In this regard, Appellants did not come forth with sufficient evidence to establish that substantial drainage occurred from the Leck unit. The Wosika well was operated at all times before and after the Commission hearing within the production allowable set by the Commission. It did produce more days than the Leck well during certain periods. However, Appellants did not apply to the Commission for a modification of the 1979 order on the grounds of change of conditions or on any other grounds. See Corporation Comm'n v. Union Oil Co., 591 P.2d 711, 716 (Okla.1979). Given these circumstances, we hold that Appellants are bound by the Commission's order.
Appellants also contend that the district court erred in granting summary judgment on the breach of fiduciary duty claim. In answer to a certified question from this court, the Oklahoma Supreme Court said in Leck, 800 P.2d at 229:
"The appellants owned no minerals in the Section 20 (Wosika) unit, and thus, no fiduciary duty was owed them for operations within that unit. The only fiduciary duty owed the appellants was created by the unitization of Section 21. It is incumbent upon them to show what, if any, violation of the fiduciary duty occurred in that unit."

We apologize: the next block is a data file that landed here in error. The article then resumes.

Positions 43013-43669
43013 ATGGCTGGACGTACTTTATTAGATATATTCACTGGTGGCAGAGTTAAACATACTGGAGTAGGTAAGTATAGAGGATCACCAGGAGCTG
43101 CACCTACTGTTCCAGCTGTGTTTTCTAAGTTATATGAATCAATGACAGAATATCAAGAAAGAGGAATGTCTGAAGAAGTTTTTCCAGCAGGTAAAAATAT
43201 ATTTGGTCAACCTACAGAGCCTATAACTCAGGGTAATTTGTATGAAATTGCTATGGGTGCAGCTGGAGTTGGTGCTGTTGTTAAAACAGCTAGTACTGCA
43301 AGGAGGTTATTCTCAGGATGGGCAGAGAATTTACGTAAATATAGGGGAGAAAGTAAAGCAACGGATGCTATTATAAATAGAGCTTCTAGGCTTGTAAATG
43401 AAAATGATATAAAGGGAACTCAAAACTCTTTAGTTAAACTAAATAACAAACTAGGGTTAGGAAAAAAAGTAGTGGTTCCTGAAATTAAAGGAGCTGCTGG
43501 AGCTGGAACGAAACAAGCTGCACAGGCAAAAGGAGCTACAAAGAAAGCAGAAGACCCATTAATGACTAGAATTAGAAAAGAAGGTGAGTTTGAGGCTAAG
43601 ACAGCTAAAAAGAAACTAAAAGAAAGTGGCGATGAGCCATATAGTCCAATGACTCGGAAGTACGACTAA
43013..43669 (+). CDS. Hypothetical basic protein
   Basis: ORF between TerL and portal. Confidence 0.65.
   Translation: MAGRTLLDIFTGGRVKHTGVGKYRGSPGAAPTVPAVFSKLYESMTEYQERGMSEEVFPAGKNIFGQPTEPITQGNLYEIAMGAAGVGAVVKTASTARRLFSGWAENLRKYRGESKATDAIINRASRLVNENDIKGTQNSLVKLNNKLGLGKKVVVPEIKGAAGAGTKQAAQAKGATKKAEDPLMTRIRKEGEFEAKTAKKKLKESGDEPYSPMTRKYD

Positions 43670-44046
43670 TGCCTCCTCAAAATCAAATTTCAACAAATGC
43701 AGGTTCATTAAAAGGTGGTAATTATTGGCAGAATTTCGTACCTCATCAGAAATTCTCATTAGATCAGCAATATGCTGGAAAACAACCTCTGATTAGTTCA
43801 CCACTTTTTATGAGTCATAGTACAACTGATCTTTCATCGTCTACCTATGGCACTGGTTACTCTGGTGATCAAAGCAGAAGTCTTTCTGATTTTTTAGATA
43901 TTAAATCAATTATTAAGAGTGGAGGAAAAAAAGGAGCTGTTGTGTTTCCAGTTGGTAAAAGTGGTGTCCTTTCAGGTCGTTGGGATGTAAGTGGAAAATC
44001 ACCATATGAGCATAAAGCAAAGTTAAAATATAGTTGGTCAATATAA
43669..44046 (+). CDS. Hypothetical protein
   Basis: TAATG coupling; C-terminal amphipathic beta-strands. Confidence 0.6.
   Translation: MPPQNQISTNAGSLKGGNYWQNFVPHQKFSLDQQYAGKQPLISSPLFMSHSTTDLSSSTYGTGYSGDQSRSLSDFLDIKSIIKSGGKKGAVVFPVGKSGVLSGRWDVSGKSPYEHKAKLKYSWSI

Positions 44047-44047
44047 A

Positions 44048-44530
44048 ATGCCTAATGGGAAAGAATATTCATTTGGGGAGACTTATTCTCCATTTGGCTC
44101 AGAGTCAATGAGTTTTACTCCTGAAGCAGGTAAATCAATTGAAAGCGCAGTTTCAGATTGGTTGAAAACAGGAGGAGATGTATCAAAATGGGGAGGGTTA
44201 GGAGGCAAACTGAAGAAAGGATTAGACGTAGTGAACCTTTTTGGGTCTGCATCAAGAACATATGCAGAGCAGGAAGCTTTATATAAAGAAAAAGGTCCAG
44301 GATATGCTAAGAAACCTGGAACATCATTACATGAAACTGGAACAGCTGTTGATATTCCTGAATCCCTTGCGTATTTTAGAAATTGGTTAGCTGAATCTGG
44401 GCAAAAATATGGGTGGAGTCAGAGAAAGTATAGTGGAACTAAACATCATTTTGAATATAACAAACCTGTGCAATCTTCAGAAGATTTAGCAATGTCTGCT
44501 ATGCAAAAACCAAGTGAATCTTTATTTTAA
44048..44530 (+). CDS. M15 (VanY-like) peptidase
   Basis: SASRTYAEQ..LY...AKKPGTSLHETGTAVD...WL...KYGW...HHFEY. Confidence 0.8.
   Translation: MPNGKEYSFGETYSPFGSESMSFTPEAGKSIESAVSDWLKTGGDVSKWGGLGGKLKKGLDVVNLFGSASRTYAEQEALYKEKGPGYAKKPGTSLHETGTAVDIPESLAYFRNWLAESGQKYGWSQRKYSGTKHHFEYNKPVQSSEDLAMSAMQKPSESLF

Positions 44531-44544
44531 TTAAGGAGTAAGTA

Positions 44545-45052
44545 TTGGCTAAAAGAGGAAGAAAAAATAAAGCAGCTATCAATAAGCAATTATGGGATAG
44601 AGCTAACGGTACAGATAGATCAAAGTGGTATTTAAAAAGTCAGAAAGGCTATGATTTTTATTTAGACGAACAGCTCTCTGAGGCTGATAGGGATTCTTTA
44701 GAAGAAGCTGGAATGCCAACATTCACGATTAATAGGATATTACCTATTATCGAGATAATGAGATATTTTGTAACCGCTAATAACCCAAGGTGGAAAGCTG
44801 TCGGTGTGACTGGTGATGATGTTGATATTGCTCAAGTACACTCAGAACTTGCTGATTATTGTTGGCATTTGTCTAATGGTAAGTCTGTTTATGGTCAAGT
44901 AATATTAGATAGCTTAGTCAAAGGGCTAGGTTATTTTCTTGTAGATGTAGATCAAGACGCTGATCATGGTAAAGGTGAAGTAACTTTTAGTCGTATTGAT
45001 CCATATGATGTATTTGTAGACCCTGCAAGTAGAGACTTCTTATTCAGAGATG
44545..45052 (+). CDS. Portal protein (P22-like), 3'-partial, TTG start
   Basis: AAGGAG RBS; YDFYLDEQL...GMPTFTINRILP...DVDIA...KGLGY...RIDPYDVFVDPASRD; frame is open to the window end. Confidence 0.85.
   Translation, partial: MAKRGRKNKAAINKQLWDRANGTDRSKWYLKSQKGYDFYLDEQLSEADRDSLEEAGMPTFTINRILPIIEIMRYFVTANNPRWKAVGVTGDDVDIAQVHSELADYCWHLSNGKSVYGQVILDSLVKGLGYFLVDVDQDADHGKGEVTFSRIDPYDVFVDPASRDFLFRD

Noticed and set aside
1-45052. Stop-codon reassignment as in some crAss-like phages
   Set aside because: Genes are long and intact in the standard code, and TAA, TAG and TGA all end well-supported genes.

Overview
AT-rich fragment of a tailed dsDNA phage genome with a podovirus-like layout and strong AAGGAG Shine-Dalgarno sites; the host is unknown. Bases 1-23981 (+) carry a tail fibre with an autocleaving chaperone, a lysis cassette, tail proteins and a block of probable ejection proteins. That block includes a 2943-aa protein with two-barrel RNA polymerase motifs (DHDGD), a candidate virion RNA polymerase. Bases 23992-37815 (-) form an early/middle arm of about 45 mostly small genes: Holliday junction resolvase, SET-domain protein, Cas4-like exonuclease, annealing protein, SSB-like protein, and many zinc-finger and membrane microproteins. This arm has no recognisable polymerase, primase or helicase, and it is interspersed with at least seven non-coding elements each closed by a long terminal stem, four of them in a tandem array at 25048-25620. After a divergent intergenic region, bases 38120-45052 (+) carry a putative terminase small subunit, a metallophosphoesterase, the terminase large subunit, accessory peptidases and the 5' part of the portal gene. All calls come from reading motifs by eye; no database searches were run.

Thus, in order to survive a motion for summary judgment, Appellants must produce evidence of improper operations in the Leck unit. As to one element of Section 21 operation, the parties agree that a prudent operator on Section 21 would not have drilled a well to offset the Wosika well so this issue is not present. The only evidence relied on by Appellants is testimony from the Commission hearing in 1979 regarding the amount of gas in place under the Leck and Wosika units and the fact that the Leck well was shut in excess of 400 days more than the Wosika well. With regard to the testimony before the Commission, Conoco's engineers were merely estimating the amount of gas in place. The fact that the Leck and Wosika wells did not produce as estimated does not constitute evidence of improper operations. As to the days that the Leck well was shut in excess of the Wosika well, Appellant produced no evidence that the Leck well was improperly shut in or that the shut in days were for any reason other than that attributed to the gas purchasers as offered by Appellee.
Because Appellants have shown no evidence of imprudent operations on the Leck unit or lease, their claim for breach of duty must fail.
Appellants also claim that the district court erred in granting summary judgment in favor of Appellee because several issues of material fact remain. We find, however, that the district court properly granted Appellee's motion for summary judgment because Appellants have failed to produce any evidence on several essential elements of their claims. As the Supreme Court in Celotex said, "a complete failure of proof concerning an essential element of the nonmoving party's case necessarily renders all other facts immaterial." 477 U.S. at 323, 106 S. Ct. at 2552.
Accordingly, the judgment of the District Court for the Western District of Oklahoma is AFFIRMED.
Honorable Dee V. Benson, United States District Judge for the District of Utah, sitting by designation